Does he pray? “You might not think this counts. But, yes, in times of great stress and need I talk to God.”
Why did he decide to join the Church at a time when most of his peers were exploring the less salubrious offerings of higher education? He shifts in his chair, perhaps with Alistair Campbell’s “we don’t do God” still ringing in his ears even after all these years. “Why does anyone?” he asks. “It’s the inner voice.”
When Watson left Blair’s government, he surely can’t have anticipated the scale of the consequences for him, his family and the political establishment. The repercussions of what happened next are still being felt today.
Rebekah Brooks, then a senior player in Rupert Murdoch’s British press operation, reportedly vowed she would “never forgive” Watson for what he had “done to my Tony”. In her attempt to avenge Blair, Brooks inadvertently set in place a train of events that would land her in court, close the News of the World and see her former lover Andy Coulson sent to prison.
Facing attacks from News International, Watson began to work with other victims of intrusive and illegal press attention. Was he motivated by revenge?
“Not really. It wasn’t vengeance but just this absolute fury at the injustice of it. This institution – these powerful people – were getting away with it. And everyone was just letting them, even though they really were ruining innocent people’s lives.”
It was a brave thing to do, although Watson doesn’t see it like that. “People say that to me but I don’t think of it as courageous. I was scared. All the time. That doesn’t feel like real courage to me. But I didn’t honestly feel like I had a choice.” He admits, too, that his political battles have had a profound personal impact. “It has all done incalculable damage, to me and to the people I love.”
How did he feel when the verdicts came last month? “I felt sick before they came, on the morning, and then just a tremendous feeling of sorrow and loss. I felt deep sorrow for Andy Coulson.”
Can he forgive Coulson? “He has my forgiveness, yes. I don’t think he needs it – I’m not sure he’d want it – but yes, I forgive him. I hope he can take responsibility for his actions and go on to have a productive life. I don’t want his life to be over.”
Watson is now embroiled in another battle for truth, this time over allegations of historic child abuse by senior politicians and public officials. He is adamant that he does not choose these crusades – that victims seek him out.
“A social worker – a brilliant man called Peter McKelvie – came to see me. He’d followed the hacking stuff and he wanted my help.” Is he confident of success? “Not confident. I’m very frightened about that. But I am hopeful. I’m pleased with Theresa May – she’s announced a very wide-ranging enquiry, which is good. I just hope that we can get justice for people who’ve been so let down. What some of them have been through, you can’t imagine.”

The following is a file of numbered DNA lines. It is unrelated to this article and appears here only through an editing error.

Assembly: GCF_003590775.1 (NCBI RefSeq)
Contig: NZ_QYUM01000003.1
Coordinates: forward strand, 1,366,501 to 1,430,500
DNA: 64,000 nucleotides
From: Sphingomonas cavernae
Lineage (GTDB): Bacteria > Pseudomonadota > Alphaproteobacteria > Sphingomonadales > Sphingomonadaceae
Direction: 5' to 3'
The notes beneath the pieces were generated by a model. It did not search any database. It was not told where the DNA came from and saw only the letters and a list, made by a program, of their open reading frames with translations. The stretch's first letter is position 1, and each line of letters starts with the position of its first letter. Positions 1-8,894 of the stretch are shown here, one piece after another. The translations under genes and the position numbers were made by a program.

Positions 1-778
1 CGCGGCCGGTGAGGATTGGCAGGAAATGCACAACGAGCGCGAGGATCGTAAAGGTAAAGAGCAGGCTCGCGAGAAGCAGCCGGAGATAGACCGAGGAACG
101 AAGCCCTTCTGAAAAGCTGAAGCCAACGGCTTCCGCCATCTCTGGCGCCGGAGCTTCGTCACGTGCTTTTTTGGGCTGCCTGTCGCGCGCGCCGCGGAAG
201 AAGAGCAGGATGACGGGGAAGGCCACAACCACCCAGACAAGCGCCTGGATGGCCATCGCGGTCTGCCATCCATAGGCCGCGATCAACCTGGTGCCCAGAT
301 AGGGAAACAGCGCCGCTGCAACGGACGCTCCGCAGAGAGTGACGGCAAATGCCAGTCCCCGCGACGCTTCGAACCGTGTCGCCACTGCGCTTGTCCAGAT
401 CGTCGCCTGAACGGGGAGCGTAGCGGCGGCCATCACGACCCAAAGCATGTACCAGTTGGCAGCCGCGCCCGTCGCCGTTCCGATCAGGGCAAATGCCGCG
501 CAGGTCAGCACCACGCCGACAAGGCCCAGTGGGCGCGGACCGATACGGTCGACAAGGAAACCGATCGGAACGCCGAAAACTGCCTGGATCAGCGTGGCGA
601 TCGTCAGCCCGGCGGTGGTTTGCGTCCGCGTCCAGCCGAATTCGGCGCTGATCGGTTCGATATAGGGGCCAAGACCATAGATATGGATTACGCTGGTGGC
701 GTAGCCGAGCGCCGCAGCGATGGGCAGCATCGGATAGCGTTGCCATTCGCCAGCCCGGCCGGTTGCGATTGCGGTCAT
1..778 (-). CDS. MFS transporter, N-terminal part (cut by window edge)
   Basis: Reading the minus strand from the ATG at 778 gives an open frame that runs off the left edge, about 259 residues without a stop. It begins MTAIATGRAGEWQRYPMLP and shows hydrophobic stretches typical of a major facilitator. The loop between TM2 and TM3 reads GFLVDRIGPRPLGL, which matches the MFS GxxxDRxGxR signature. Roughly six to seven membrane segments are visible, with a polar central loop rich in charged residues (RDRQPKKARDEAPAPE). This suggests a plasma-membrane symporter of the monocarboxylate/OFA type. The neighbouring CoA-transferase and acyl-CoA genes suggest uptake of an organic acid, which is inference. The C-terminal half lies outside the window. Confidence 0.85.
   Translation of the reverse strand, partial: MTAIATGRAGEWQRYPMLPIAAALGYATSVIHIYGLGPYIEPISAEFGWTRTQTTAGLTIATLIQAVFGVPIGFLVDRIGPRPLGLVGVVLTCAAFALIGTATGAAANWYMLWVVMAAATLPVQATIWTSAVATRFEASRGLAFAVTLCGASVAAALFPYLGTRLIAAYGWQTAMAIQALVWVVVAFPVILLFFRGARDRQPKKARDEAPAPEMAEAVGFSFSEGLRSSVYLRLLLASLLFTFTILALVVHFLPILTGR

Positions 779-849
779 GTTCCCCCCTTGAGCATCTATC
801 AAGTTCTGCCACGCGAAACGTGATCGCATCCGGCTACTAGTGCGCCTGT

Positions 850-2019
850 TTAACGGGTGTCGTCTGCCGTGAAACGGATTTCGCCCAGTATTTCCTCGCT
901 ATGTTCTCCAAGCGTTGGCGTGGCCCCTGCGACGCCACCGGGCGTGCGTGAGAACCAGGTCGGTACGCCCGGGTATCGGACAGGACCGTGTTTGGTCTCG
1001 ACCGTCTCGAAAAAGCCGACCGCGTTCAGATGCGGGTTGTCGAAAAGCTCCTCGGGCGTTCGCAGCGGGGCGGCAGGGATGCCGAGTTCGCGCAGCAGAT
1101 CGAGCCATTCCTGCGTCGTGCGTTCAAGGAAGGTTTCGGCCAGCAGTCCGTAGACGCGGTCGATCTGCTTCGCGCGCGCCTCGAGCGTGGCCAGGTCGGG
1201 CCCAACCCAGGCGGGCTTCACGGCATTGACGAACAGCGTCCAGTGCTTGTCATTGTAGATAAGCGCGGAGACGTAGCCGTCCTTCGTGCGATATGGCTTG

I mention the Catholic Church’s painful history on these issues. “Yes, absolutely. But it would be very wrong and quite dangerous to single out the Church and say that it’s been a problem there, and that’s that. What we’re discovering is that there was a time when we as a society didn’t love our children enough and didn’t protect them properly. This is not about the Catholic Church or religion; it is about institutional failures throughout.”
Our time is almost up. Watson’s phone – buzzing throughout – is filled with hundreds of notices from Twitter (he has 150,000 followers). “Have you got everything?” he asks, and I’m genuinely not sure.
The key to Watson’s principles is in his paradoxes. He is visibly embarrassed about the people who recognise him as we talk, but he has built a huge public platform from which to speak. He is notorious for brutality towards his enemies, yet is obsessed with the notion of kindness and holds no grudge against his former tormentors. He is cynical about politics but passionate about its ability to do good.
I think that Watson, at heart, has yet to come to terms with the position he now holds in public life and the power he wields. He is perhaps more comfortable on the outside – questioning, interrogating and campaigning. Maybe that is why he sometimes seems happier resigning than he does being promoted. He knows – having seen it again and again – that power can corrupt, and I think he is actively frightened of being corrupted himself. And yet he feels called to moral crusades on behalf of those he sees as voiceless. “I’ve never felt more driven in politics than I do now,” he tells me.
A politician who pursues power but also fears it – if Watson can reconcile that contradiction he may yet return to Labour’s frontbench fold. Having listened to him explain who he really is, I can’t help but hope that he does.